As we approach Easter, this month’s column will touch upon the holy land and wine making. I will introduce you to an interesting figure with an Italian connection playing a big role in the development of excellent quality wine in Israel.
Many wine lovers are familiar with the exciting wines produced in relatively new wine regions such as New Zealand for example. Very few are familiar with Israeli wines or know that excellent wines are being produced there. The wine industry in this country has undergone a profound change in only twenty years. Whereby there were very few wineries 30-40 years ago, today you have over 300 wineries in a country the size of New Jersey.
Today’s wine industry in Israel can attribute its success to French Baron Edmond de Rothschild. In 1882, the Baron, owner of the Bordeaux estate Chateau Lafite-Rothschild, began to import grape cuttings and wine making know how to the area. However, wine making in the area goes back even further: biblical times. In Deuteronomy 8:8, wine is described as being a “blessed species of fruit found in the land of Israel.” In Genesis 9, 20-21 the bible says that 'Noah, a man of the soil, proceeded to plant a vineyard'. The geographic location of Israel was part of a wine trading route between Mesopotamia and Egypt. In Roman times, wine from Israel was exported to Rome in Amphoras. With the arrival of Islam in the 7th century, wine production was destroyed. It was not till the 19th century, that a revival of wine making in Israel took hold.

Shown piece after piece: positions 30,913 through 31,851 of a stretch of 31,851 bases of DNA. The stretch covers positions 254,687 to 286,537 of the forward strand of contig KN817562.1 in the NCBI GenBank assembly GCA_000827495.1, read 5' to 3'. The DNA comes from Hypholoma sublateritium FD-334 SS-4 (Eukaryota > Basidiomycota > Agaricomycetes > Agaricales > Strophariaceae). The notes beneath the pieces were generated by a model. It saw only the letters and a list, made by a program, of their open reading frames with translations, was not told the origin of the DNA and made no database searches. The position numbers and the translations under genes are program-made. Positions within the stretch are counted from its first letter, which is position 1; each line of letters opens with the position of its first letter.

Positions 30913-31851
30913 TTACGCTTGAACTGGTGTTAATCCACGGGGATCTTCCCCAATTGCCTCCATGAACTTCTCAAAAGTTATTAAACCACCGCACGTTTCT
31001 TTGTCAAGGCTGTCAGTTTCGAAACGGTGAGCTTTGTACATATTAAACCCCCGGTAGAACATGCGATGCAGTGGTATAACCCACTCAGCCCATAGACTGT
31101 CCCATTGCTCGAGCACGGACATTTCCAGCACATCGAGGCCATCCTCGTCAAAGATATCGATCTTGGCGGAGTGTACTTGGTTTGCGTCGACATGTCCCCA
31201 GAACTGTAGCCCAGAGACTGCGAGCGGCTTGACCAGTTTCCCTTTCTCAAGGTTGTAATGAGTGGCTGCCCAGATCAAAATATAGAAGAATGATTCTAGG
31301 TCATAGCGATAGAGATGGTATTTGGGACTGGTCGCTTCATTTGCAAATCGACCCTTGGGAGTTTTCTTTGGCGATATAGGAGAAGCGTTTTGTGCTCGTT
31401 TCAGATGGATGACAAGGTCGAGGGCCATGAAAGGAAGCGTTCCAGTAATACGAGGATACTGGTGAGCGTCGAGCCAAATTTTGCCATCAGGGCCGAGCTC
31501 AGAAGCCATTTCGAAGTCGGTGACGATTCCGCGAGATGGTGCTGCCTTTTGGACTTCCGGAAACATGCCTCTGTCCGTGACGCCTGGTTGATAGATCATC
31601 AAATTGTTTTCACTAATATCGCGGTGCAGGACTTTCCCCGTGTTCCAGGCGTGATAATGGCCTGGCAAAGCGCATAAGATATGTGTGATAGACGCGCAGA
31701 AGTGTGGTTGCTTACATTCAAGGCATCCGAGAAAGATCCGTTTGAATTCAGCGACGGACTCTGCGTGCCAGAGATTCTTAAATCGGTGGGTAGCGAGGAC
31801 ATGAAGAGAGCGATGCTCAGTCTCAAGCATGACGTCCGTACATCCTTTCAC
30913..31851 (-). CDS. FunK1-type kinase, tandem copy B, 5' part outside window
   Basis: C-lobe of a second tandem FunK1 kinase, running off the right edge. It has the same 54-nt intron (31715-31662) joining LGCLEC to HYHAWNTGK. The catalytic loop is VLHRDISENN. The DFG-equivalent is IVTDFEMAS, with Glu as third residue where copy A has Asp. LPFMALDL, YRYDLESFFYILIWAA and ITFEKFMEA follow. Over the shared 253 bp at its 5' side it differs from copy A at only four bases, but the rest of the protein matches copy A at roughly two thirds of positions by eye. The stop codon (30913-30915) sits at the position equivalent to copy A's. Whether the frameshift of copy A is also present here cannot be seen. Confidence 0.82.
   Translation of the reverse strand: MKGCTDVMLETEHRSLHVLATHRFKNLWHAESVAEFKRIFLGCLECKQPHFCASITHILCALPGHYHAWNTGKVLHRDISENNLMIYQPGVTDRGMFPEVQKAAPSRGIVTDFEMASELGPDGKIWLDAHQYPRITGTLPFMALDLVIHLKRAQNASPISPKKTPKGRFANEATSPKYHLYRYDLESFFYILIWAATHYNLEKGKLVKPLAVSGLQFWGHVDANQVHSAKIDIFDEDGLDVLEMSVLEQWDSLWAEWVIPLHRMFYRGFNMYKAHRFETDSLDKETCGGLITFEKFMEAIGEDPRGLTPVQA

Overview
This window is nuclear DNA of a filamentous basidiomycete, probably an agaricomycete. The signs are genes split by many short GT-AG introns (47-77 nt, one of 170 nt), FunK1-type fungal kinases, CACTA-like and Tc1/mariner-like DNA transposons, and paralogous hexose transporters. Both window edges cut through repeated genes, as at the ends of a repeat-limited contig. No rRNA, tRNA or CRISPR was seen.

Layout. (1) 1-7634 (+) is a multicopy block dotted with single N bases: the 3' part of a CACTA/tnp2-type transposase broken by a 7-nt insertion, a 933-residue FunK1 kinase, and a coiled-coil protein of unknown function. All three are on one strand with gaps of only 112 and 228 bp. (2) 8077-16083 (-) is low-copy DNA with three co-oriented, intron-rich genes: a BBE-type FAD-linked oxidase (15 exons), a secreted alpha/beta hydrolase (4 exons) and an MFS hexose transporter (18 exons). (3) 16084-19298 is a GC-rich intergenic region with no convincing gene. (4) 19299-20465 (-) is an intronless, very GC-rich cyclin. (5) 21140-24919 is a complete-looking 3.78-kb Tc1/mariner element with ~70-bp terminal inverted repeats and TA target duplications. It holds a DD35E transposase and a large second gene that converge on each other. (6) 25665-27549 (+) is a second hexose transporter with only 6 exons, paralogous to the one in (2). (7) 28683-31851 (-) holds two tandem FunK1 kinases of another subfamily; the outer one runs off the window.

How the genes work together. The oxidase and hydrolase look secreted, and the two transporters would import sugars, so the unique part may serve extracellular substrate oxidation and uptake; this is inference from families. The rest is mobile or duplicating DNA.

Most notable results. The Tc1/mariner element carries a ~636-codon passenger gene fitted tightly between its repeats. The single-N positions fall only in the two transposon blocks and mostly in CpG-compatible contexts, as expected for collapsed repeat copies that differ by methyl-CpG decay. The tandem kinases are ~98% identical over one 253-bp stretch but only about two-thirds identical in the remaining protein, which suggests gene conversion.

From a viticultural point of view, the climate of Israel is defined as Mediterranean. That is, the growing season is long with moderate to hot temperatures and little rain. There are 5 main growing regions in Israel:
- Galilee-Golan - Israel’s top wineries are located here, especially in the Golan Heights